Abstract: BACKGROUND: Although carpal tunnel syndrome (CTS) is a common neuromuscular disorder, studies on its conservative treatment are inadequate and contradictory. OBJECTIVES: This study aimed to investigate and compare the effectiveness of low power laser therapy (LPLT) and Kinesio taping (KT) for the treatment of CTS. METHODS: Sixty patients with CTS were included in this study. One group received 15 sessions of KT, and the second group underwent 15 sessions of LPLT within three weeks. All patients were assessed with hand grip strength (HGS), Visual Analogue Scale (VAS)-pain, Douleur Neuropathique-4 (DN4) score, Boston Questionnaire…(BQ), and electroneuromyography before and after treatment. RESULTS: Before treatment, all clinical and neurophysiological parameters were similar between the groups. After treatment, both groups significantly improved in terms of HGS, VAS-pain, DN4, and BQ. However, the LPLT group had significantly better HGS, VAS-pain, DN4, and BQ than the KT group. In addition, while median nerve motor distal latency and median nerve sensory conduction velocity improved significantly with treatment in both groups, the LPLT group’s improvement was significantly better than that of the KT group. CONCLUSIONS: In patients with CTS, both LPLT and KT were effective treatments. However, the LPLT group had significantly better improvements than the KT group.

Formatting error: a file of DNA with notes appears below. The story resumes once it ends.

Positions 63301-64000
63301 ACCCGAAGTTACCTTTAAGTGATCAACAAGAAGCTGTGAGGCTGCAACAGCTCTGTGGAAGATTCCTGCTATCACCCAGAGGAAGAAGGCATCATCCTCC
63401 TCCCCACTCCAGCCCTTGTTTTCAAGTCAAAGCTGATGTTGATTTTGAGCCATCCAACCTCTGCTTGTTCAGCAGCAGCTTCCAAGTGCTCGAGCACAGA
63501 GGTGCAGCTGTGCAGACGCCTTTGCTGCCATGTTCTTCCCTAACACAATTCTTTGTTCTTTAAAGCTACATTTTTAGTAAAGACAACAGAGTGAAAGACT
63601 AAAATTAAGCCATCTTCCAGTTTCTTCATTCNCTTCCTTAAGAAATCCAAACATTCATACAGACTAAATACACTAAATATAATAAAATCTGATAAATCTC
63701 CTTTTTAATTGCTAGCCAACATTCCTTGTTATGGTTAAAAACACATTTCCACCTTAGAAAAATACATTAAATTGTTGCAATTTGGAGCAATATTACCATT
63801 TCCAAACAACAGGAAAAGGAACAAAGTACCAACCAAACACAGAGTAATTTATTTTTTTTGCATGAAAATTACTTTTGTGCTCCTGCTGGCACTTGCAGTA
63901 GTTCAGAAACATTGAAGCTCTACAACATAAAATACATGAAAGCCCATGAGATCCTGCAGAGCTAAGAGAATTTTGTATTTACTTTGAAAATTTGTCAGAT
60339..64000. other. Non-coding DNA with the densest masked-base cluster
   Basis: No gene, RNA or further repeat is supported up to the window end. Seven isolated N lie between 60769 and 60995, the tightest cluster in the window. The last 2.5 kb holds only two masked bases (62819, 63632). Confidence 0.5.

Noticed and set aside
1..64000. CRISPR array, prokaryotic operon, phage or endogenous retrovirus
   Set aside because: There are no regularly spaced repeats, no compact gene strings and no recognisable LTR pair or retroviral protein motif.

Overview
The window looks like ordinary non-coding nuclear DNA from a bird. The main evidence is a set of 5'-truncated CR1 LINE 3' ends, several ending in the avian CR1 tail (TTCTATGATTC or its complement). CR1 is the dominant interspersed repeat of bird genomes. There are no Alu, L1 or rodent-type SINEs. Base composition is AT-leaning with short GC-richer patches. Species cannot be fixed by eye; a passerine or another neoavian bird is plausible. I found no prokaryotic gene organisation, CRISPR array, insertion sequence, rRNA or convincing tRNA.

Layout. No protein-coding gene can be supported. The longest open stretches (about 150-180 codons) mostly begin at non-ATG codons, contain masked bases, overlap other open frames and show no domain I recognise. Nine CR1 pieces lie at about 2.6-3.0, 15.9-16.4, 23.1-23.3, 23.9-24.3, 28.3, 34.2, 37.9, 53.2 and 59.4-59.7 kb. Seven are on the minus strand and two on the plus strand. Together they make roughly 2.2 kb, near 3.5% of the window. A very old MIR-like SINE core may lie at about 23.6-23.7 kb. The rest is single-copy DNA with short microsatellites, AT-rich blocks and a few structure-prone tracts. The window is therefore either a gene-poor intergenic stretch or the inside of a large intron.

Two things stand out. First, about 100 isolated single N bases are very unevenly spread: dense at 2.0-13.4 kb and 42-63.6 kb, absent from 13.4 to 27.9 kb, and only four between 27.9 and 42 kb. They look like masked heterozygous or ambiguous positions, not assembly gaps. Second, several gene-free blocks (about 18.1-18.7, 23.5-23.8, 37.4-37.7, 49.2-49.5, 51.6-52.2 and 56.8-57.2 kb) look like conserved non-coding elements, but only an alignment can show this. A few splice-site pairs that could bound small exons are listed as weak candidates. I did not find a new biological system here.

Abstract: BACKGROUND: Neck is one of the most common sites of musculoskeletal symptoms, and muscle shortening and weakness is observed to be a common cause of neck pain and disability. OBJECTIVE: To compare the immediate and short term effects of static stretching (SS), autogenic inhibition (AI) and reciprocal inhibition (RI) muscle energy techniques (MET) on isometric muscle strength in the management of mechanical neck pain. METHODS: A randomized controlled trial was conducted on 78 participants with neck pain randomly allocated to SS, AI-MET and RI-MET groups. All the participants received Trans Cutaneous Electrical Nerve…Stimulation (TENS), hot pack and unilateral postero-anterior glide, followed by 3–5 repetitions of either SS, AI-MET or RI-MET for five consecutive sessions. Numeric pain rating scale (NPRS) and Modified Sphygmomanometer Dynamometry (MSD) were used as outcome measurement tools. One way ANOVA and repeated measures ANOVA were used for inter-group and intra-group comparison. RESULT: In terms of MSD scores, a significant difference (p < 0.05) was observed between the groups. Both AI-MET and RI-MET were found to be comparatively more effective than SS, however AI-MET was found to be the most effective. CONCLUSION: AI-MET is more effective than SS and RI-MET in terms of improving isometric muscle strength in patients with mechanical neck pain.